The push by the WHO member countries, including Australia for an independent, impartial and comprehensive investigation into the origins of coronavirus pandemic seems to have invited unintended consequences for the Aussie land. Trade tensions appear to be fuelling between China and Australia, with the former recently announcing about 80 per cent tariff on barley imports from the nation.
Experts are voicing out their concerns over beginning of a trade war between both the countries, one that could have widespread, devastating effects.
Although speculations over the initiation of a trade war have been ruling for last few days, Australia’s Federal Agriculture Minister has clarified that the nation is not in a trade war and will not retaliate to China’s tariff act. Australia is unlikely to be drawn into tit-for-tat actions with China by levying punitive restrictions on trade, the Minister stated.
Having said that, let us discuss the set of events that are inflaming tensions between Australia and China:
China Imposes 80% Tariff on Australian Barley Exports
Escalating diplomatic tensions, China has recently levied an anti-dumping duty of ~73.6 per cent and an anti-subsidy duty of ~6.9 per cent on the Australian barley exports for about five years. The tariffs will be applied on domestic barley exports from 19th May 2020.
Australia’s drought-affected grain farmers are likely to bear the brunt of the imposition of the tariff.
Although experts view China’s decision as a punishment against Australia’s support towards an independent probe into the origin of COVID-19, China claims the move as a reflection to months-long anti-dumping investigation against Australia for dumping or subsidising barley in China.
As per Australian Export Grains Innovation Centre or AEGIC, Australia is a significant feed and malting barley exporter, accounting for around 20 per cent of the world’s feed barley exports and 30 to 40 per cent of globally exported malting barley. Moreover, China is one of the major markets for Australian barley, taking in over 50 per cent of barley exports.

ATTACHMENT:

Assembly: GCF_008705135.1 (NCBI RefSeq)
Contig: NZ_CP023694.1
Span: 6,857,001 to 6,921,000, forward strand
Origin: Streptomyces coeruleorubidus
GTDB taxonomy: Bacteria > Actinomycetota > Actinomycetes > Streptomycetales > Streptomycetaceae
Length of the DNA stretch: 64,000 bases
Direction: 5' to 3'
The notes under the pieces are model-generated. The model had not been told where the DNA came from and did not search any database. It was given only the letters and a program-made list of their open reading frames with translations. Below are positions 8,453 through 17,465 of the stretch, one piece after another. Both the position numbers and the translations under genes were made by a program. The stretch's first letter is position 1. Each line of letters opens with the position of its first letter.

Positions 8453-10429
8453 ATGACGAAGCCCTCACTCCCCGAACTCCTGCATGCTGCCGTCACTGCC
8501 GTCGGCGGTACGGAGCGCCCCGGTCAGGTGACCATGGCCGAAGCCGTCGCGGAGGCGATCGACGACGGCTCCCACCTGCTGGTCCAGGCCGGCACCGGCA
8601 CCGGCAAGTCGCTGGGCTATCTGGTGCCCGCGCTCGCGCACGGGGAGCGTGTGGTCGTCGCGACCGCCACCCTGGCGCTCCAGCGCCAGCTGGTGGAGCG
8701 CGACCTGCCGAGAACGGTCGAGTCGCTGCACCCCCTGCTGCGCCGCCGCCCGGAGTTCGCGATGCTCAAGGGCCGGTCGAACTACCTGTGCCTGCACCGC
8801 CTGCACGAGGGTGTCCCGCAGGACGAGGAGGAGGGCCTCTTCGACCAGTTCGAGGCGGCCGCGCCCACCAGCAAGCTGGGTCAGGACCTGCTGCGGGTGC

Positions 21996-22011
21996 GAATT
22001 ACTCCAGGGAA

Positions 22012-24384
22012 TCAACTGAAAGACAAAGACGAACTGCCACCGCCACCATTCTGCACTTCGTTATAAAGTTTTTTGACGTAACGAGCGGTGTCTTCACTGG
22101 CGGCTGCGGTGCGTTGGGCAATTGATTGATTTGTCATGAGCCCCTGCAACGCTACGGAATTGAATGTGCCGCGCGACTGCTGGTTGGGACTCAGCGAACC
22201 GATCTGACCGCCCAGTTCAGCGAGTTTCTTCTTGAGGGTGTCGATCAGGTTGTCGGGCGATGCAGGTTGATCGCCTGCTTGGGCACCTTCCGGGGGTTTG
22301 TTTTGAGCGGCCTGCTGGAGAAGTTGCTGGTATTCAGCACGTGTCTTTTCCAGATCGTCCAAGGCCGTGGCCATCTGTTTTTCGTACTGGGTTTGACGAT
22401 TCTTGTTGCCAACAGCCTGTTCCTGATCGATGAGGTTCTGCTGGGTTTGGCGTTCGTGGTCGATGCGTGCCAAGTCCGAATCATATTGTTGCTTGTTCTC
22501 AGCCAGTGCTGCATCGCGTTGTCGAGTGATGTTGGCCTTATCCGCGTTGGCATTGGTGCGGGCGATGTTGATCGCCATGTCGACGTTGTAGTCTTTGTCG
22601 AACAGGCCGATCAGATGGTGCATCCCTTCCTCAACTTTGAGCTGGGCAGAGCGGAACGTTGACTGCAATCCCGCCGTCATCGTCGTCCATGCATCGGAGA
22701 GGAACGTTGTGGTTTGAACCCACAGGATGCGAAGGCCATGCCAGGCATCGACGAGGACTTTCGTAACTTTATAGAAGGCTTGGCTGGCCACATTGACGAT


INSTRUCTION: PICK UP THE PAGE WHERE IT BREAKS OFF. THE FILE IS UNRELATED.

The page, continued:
Consequently, Australia’s barley exports are likely to be hard hit with the latest imposition of tariff, wiping out massive sales into the lucrative market and halting billion-dollar trade between the two nations.
Australia is likely to appeal to the World Trade Organisation (WTO) on the belief that China’s import tariff decision is non-justified in line with anti-dumping practices. Additionally, the country is expected to seek alternate markets to reduce trade dependence on China.
China Suspended Beef Imports from 4 Australian Companies
China’s tariff decision came just days after the country suspended beef imports from four largest meat processors of Australia, including Kilcoy, JBS Beef City, Northern Cooperative Meat Company and JBS Dinmore.
All these four companies account for over 30 per cent of the Australian beef exports and have been banned on the basis of alleged breaches of China’s health and labelling certificate requirements.
As a result, these four Australian abattoirs have been restrained from accessing the Chinese market, causing a ripple of unease in the domestic nation.
However, the suspension of these four players didn’t come as a surprise as these companies were a part of the similar suspension of six facilities that occurred in 2017 when China banned beef imports from Australian meatworks over labelling non-compliance.
Coronavirus Inquiry Against China Intensifying Clashes
What’s worth noting is that China has a historic track record of punishing countries using trade measures, challenging the nations’ ideological demands. The conflicting outcomes between the two nations reflect China’s reaction to the repeated demand for an international enquiry into coronavirus origin.
Australia’s push for a coronavirus enquiry has been backed by a coalition of sixty-two countries, including New Zealand, Japan, Russia, Indonesia and all the twenty-seven EU member states.
The draft resolution by multiple countries against China has been proposed on the grounds of China’s unwillingness or inability to be open about the origin of COVID-19. The enquiry has been put forward at the World Health Assembly meeting, in which China’s President, Mr Xi Jinping has backed a comprehensive review of coronavirus pandemic.
However, the President highlighted that his country would support any such review after bringing the outbreak under control, stressing to conduct the investigation in an impartial and objective manner.
Besides, Mr Jinping made a pledge to contribute USD 2 billion over two years to battle the pandemic, especially for developing countries. He also ensured that China would make any COVID-19 vaccine developed in the nation a “global public good” as its contribution to pandemic response.
He further emphasized that China has already provided all the relevant data with regards to pandemic to the WHO and other countries across the globe in a most timely fashion.
Although the Chinese President and WHO has agreed over occurrence of the review demanded by Australia and EU nations, the probe is expected to intensify diplomatic tiff between Australia and China over the coming months. With China already hitting Australian farmers with punitive tariffs, will these trade tensions escalate further with Australia’s retaliation or not needs to be watched out for.